• Dispose of waste properly. Don’t create waste you’re not prepared to carry back out with you.
  • Travel and camp on durable surfaces to avoid any damage to vegetation or landscape.

4. Wildlife Interaction—Keep Your Distance

When inside a national park, you are in the animals’ home, not the other way around. So, act accordingly.

Here’s what you should do when you encounter wildlife:

  • Observe quietly from a safe distance. Don’t startle animals with quick movements or loud noises.
  • Never get too close, especially with a large group. This scares them and forces them to flee.
  • Never pursue animals or attempt to touch or feed them.
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5. Pet-friendliness Is Not A Given

This varies from park to park. You’ll have to check in with the specific national park and see if you are allowed to bring along your furry friend. If it’s allowed, you’ll have to abide by further guidelines. However, if you are going to a park with abundant wildlife, the chances are slim.

6. Road Trip Rules To Abide By

National parks in the U.S. are best explored by car. But, in some cases, you’ll need to reserve or apply for a permit ahead of time. There might be driving guidelines as well. Check on all that before you fuel up your engine.

7. Camping And Lodging Rules

In case of multiday visits, you’ll have to decide on a place to stay. You can either camp, or stay at a lodge. Unless you plan to stay outside the national park – which is time wasted in traveling back and forth – you’ll have to book your campsites or lodges beforehand. Very few camping and lodging sites operate on a first-come, first-served basis.

8. Wilderness Permits—Yes or Pass?

Hiking or staying overnight in protected areas often requires wilderness permits or backcountry permits. Sometimes your backcountry campsite reservation doubles as your permit. If you plan on such activities, but don’t reserve a permit, brace yourself for disappointment.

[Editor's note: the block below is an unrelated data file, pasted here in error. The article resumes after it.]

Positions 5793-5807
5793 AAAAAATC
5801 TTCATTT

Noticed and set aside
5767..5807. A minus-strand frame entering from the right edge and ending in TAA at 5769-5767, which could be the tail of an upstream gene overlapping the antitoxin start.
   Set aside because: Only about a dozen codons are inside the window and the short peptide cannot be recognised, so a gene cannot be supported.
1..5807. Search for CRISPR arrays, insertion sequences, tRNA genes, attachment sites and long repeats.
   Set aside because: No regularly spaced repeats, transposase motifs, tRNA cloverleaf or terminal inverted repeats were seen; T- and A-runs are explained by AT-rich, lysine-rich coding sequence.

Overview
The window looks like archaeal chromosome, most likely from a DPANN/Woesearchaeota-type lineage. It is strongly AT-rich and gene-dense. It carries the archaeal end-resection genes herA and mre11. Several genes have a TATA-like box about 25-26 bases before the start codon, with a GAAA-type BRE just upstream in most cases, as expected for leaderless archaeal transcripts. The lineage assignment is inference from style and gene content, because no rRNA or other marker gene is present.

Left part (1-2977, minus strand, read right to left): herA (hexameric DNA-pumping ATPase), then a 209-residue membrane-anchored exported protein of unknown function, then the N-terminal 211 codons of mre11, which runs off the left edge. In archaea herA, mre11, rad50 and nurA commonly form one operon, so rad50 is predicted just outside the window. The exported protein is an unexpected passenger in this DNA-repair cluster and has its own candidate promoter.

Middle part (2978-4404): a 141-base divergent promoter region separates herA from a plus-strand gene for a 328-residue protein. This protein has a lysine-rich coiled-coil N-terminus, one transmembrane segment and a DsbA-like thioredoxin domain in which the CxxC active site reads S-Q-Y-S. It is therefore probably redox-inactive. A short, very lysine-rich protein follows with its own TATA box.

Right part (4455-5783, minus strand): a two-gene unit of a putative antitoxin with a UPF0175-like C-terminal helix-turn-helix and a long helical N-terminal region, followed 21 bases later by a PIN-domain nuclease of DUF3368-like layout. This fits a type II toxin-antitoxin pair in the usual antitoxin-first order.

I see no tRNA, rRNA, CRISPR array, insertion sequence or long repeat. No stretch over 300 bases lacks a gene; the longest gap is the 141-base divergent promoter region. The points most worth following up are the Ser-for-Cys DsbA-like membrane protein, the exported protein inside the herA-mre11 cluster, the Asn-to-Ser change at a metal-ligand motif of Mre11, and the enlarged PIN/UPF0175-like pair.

9. Respect The Boundaries

The trail and signposts exist for a reason. You are supposed to heed the suggestions and stay on the trail. If you encounter a sign that restricts visitors from exploring past a certain point, do not venture any further.

Otherwise, you stand chances of damaging the surrounding vegetation, or ending up in a dangerous situation.

10. Invasive Species Are A No Go

Foreign invasive species endanger the natural ecosystem of national parks. That’s why there are strict rules against them.

Although these regulations vary greatly, a common rule you might have to follow is cleaning the different types of gear and equipment you bring. This depends on the parts of the park you’ll be visiting, and the activities you’ll be partaking in.

Learn How to Book a Trip to National Parks

If you don’t want to be turned away from the gates with your luggage and entourage, you should learn the basics of booking. We’ll also let you in on some lesser-known facts that will make the process way easier.

  • Firstly, get your timing right. Not all parks are ideal for visiting at all times of the year. Some parks are closed in certain seasons due to snow and weather advisories. The best time to visit national parks in the U.S. is from September to October.
  • Pre-booking is the norm. This is because popular national parks often get booked an entire year in advance. Booking in advance allows you to make the most out of your journey.
  • Exceptional last-minute bookings are also allowed in the case of less popular parks. But, we’d suggest not to take the risk.
  • If you want to visit multiple parks within the span of a year, an annual pass is your answer.
  • Although more than two-thirds of national parks are free all year-round, some charge a nominal entrance fee to help maintain the park. If you want to avoid entrance fees altogether, look out for annual fee-free days. The parks will be crowded on these days, though.
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You Are All Set. Or Are You?

This is only the beginning of your research. We are here to help you decide which natural parks to explore, and to familiarize you with basic knowledge for doing so.

From here, you still have much planning and studying to do. Once you’ve decided on a destination, you’ll need to determine if you have the appropriate gear to visit, and the physical fitness to undertake what you have in mind.

Why so much caution? Because out there, you’re in the wild. If you were to get sick or injured, rescue would be an arduous (and expensive process).

Because of this, it’s highly recommended that you purchase visitors insurance or travel medical insurance that provides coverage for the activity to you plan to take part in before your national park trip. You want to be covered in case of a medical emergency or mishap, so you’re protected from the massive cost of medical treatment. You never know what might happen out in the wild.